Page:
With Liz Truss now confirmed as Britain’s shortest serving PM ever (by a comfortable margin), the country now waits nervously to see who our successor will be. The nerves are well justified, because Boris Johnson is reported to be among the main contenders. Candidates require the backing of 100 MPs to have a chance, and it appears that only three candidates are in contention: Boris Johnson, Rishi Sunak and Penny Mordaunt. If all three get 100 supporters, then MPs will eliminate one, and we’ll end up with the same situation as if two get 100 supporters, i.e. two candidates will go forward for electronic voting among the membership. If Johnson is one of them, it seems inevitable he will win as most of them support him; he will likely only be stopped if the final two is Mordaunt and Sunak.
Predictably, air-headed Tory MPs and pro-Brexit Twitter accounts are crying out for Johnson’s return, and he is also likely to be the preferred choice of Tory members, who of course crashed the economy by choosing Truss just months ago. Incredibly, Graham Brady seems content to give them the final say again. This may well lead to the return of Johnson, because a lot of Tories either view him as some sort of messiah, or as a sticking plaster that can somehow cover up all of the horrific damage he has done, through his skills as an accomplished liar.
Ample support for Johnson among MPs, but no rational explanations for it.
Plenty of Tory MPs on Twitter are declaring for either Johnson or Sunak. Penny Mordaunt will be disappointed that her name comes up far less regularly, though perhaps she is doing better in private. But what is striking is that contrast between the measured, logical arguments from those backing Sunak (e.g. Steve Double), most of which mention his (relative) economic competence, and the populist arguments from Johnson’s backers. Andrea “fingers up at the public” Jenkyns skwarks “Will of the People!” like a Brexit-backing parrot returned, like Johnson, from retirement. Meanwhile Mark Pritchard parrots Johnson himself, claiming he gets the big decisions right and is a winner. Amanda Milling even less wisely parrots Liz Truss, saying Johnson has a record of “delivery”. Marco Longhi gives no meaningful reason, whereas Rees-Mogg offers no reason at all. David Morris says (without any apparent irony) that Johnson would unite the party, which is palpably untrue. Tom Pursglove talks about a “mandate” and what the members want; and pound-shop Johnson cosplayer Michael Fabricant agrees. Not one of these people mentions the economy, or the current crisis which the new PM will have to address. Not one.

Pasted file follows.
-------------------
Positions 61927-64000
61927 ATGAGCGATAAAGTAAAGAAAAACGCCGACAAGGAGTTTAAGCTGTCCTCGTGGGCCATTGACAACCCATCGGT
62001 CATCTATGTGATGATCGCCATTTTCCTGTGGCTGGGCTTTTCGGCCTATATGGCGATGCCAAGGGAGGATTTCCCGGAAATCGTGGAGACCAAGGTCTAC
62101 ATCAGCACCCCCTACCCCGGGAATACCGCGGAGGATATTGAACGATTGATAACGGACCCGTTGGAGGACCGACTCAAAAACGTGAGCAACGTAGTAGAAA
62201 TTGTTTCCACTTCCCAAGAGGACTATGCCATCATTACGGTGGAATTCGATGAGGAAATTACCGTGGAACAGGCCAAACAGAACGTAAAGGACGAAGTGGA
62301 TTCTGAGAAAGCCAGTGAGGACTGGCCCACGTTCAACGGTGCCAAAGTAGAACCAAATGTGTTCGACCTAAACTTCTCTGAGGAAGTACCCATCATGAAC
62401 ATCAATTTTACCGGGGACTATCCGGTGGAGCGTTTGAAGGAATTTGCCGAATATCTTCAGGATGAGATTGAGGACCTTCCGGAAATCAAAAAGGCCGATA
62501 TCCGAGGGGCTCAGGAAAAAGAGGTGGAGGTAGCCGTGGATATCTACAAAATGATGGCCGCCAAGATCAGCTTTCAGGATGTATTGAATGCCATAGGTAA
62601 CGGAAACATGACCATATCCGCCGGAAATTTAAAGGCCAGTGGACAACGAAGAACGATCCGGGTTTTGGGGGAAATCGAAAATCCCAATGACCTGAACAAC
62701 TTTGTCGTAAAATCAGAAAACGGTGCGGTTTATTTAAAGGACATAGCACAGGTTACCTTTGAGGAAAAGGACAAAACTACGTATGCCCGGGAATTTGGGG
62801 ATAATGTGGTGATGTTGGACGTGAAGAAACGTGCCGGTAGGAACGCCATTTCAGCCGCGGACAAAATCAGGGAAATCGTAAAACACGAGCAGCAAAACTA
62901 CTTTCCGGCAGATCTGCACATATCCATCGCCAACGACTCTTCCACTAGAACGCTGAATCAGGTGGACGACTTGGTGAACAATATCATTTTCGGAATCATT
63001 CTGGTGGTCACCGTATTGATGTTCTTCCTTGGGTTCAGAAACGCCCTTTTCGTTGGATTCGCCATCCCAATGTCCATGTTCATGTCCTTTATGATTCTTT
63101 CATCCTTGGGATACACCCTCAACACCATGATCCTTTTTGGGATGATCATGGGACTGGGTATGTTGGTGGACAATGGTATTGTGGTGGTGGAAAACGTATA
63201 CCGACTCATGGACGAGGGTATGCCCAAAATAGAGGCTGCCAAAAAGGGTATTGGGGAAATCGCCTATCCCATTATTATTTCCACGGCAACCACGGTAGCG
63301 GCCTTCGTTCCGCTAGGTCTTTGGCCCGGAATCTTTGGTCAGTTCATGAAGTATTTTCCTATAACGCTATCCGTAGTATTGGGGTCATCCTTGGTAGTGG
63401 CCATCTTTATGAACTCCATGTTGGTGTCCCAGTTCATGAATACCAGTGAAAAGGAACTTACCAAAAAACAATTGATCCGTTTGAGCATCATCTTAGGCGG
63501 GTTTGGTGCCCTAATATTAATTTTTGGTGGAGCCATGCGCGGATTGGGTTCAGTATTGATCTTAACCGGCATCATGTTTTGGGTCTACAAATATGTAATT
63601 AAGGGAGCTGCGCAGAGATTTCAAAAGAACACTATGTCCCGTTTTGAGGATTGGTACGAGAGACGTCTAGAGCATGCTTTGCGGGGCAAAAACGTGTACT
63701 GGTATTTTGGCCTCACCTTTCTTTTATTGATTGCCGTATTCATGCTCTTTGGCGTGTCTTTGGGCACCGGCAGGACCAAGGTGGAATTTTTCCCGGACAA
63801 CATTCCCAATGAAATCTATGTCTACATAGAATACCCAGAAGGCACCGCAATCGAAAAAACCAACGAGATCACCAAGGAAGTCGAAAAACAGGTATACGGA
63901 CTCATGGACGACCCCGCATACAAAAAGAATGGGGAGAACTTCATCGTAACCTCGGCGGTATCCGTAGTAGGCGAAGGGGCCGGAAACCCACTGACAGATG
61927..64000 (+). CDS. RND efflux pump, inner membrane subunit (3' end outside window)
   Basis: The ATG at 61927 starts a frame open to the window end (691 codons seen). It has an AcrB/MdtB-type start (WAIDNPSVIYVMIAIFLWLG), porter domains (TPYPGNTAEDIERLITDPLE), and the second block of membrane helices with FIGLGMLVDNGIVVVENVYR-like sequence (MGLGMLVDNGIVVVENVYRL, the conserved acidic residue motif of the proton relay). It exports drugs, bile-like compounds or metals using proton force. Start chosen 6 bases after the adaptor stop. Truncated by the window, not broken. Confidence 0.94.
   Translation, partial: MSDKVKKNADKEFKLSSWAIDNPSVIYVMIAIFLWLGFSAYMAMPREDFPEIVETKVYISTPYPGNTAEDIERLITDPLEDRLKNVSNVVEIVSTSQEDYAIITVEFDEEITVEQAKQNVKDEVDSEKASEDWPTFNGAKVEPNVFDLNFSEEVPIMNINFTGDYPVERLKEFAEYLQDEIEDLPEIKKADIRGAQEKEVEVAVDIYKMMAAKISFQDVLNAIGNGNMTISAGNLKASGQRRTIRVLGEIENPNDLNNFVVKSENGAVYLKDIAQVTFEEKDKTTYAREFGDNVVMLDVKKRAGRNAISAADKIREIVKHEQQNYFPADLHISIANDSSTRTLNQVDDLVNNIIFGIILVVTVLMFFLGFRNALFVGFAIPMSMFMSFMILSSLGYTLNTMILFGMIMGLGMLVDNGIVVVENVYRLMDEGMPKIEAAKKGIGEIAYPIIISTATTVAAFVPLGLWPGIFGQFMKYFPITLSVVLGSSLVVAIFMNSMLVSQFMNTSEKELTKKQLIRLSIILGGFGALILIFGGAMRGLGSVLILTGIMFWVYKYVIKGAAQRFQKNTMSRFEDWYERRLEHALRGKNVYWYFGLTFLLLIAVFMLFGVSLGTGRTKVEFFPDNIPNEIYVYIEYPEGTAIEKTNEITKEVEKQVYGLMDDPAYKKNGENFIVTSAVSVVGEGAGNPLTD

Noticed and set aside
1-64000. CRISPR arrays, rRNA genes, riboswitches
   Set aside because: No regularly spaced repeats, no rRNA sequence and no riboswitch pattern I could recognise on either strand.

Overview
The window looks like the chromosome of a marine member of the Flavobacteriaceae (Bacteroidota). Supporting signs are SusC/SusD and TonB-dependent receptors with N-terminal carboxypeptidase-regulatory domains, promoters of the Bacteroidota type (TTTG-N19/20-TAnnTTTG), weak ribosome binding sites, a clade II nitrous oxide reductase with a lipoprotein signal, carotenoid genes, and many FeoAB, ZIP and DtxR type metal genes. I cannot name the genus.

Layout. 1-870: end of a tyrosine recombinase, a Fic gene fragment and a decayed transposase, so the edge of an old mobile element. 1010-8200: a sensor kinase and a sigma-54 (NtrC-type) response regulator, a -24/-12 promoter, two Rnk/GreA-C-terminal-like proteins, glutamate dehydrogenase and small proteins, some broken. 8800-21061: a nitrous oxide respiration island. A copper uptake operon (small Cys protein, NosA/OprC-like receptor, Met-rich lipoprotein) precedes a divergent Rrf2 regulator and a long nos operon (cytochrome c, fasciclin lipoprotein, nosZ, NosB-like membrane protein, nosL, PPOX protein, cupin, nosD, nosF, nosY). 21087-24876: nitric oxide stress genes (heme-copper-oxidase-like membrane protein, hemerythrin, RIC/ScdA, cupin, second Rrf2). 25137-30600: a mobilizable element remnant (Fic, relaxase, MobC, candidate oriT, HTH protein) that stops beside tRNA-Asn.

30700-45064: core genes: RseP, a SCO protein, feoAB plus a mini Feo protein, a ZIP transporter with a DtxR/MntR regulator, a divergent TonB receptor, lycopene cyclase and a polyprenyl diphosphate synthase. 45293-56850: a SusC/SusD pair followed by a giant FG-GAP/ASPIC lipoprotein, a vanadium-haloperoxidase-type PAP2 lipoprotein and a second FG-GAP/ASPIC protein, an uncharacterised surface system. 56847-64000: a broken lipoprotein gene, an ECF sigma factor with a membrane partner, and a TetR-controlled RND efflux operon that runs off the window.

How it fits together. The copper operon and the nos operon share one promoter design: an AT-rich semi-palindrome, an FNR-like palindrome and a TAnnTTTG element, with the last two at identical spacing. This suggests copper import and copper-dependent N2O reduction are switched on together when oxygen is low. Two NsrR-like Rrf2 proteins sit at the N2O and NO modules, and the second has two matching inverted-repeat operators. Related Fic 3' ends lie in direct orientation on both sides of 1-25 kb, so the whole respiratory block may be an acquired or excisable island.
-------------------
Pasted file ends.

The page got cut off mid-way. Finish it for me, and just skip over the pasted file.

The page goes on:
This wing of the Tory Party is behaving like an alcoholic who managed to quit drinking, experimented with cocaine for six weeks, and is now about to fall off the wagon again by returning to the drink even harder. Opinions are divided over whether Johnson can get the support of 100 MPs. Still, it seems clear he would win any run-off vote among Tory members, who have again been given the final say in a pitch-perfect example of a party not learning from its mistakes.